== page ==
Outlander has been praised since its first season premiered for its quality and the talent of the cast. It's a show that has excelled in pretty much every way: great acting, writing, costumes, direction – the works. It has everything going for it that you could want from a prestige television show, but somehow that hasn't been enough to earn it the nominations or awards it deserves. Despite the critical and fan acclaim, it skated by again this year without any major nods. So why didn't Outlander get an Emmy nomination?

The hit show has earned itself some Golden Globe nominations, so it's not like it's gone entirely without the accolades. So why haven't the Emmys gotten on the Outlander train? There are a few possible reasons. For one, it's on a fairly unusual network; Starz wasn't exactly known for the quality of its shows before Outlander premiered. HBO is generally the cable network that grabs all the noms, whereas Starz and Showtime are still trying to catch up. It could also be that Outlander is considered a genre show with a focus on romance and time travel that has had some people (stupidly) dismissing it as nothing more than a chick show (as if that's a bad thing to be).

The only Emmy nomination the show had earned previously was Outstanding Music Composition for a Series for "Bear McCreary" in Season 1's "Sassenach." And while the music in the series is gorgeous, that's hardly the only thing it has going for it. Catriona Balfe has a tricky role to play as a heroine out of time, but she manages to knock it out of the park every episode, making fans fall in love with Claire a little more every episode. She has a talented co-star in Sam Heughan as well; his Jamie has been through the wringer on the series, and he has effectively conveyed that suffering, pain, and inner strength while maintaining Jamie's charm. That's not even to mention Tobias Menzies' dual role as loving husband and abusive psychopath, two separate parts that feel like two distinct people despite the fact that there's only one actor behind them both.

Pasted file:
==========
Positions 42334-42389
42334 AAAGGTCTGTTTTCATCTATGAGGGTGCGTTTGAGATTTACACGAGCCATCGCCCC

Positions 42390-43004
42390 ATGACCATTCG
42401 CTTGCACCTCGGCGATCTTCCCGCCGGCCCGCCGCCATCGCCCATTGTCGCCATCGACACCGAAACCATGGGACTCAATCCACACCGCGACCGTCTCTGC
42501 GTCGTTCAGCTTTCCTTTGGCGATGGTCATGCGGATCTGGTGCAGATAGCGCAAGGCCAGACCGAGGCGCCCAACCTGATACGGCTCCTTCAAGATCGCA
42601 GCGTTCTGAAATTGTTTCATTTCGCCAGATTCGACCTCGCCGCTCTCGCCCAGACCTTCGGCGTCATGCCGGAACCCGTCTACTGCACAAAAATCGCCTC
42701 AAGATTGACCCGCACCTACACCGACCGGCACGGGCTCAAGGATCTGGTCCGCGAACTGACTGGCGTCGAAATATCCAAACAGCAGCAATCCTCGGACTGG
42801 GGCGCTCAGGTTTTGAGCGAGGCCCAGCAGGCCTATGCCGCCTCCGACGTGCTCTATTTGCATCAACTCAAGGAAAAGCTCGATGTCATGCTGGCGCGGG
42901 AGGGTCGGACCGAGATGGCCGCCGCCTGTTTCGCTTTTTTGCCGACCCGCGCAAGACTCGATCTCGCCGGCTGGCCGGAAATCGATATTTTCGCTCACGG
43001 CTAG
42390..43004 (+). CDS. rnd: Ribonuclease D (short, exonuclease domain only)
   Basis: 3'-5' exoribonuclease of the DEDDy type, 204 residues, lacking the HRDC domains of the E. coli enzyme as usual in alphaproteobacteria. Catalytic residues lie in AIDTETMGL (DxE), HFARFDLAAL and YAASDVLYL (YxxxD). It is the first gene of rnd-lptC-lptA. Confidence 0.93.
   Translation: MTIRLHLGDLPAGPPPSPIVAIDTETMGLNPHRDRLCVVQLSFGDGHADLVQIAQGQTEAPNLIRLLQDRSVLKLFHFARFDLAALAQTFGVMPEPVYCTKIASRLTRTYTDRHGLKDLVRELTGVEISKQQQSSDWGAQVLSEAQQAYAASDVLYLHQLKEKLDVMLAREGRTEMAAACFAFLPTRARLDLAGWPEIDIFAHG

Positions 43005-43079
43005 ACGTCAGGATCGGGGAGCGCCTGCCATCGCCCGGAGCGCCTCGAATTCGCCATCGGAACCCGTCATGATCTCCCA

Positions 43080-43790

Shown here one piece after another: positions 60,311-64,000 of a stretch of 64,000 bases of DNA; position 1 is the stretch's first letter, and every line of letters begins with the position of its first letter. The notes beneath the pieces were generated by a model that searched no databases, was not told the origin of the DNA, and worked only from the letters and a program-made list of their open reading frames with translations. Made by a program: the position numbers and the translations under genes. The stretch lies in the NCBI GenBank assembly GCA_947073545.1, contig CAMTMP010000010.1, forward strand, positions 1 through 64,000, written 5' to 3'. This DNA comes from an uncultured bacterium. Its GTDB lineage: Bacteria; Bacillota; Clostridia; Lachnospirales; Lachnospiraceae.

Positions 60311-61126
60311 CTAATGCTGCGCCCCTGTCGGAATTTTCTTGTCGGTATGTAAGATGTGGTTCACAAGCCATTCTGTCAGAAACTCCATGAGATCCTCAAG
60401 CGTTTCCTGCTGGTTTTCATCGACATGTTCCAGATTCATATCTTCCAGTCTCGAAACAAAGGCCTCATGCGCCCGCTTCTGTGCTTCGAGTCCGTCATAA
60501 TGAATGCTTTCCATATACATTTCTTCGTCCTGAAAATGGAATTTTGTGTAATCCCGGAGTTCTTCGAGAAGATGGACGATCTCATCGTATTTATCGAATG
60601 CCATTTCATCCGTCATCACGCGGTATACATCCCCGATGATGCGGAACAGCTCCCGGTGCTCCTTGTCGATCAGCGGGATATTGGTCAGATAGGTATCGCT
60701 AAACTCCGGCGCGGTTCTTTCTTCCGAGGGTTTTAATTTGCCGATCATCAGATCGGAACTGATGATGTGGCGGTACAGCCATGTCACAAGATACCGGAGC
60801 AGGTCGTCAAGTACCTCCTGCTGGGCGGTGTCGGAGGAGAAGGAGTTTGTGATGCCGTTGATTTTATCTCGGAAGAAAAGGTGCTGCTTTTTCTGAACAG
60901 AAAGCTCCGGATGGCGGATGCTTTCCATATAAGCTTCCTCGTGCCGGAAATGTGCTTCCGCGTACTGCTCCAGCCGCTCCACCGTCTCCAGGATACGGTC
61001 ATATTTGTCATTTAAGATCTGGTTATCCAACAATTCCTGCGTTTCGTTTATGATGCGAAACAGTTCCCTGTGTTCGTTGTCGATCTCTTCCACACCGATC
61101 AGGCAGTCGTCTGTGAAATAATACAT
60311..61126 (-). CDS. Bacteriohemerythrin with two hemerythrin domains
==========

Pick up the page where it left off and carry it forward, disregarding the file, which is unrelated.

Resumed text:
Though it did earn nominations this year in two categories (Outstanding Production Design for a Narrative Period Program and Outstanding Costumes for a Period/Fantasy Series, both for the episode "Not in Scotland Anymore"), with such talent both in front of and behind the camera, it's curious why Outlander has gone unremarked-upon in the award show circuit. Is it all to do with the network it comes from? Or could it be that the show has such an intensely female point of view that it has alienated the voters? If that's the reason, it's a dumb one, and it's also even more proof that Outlander should be earning heaps of awards.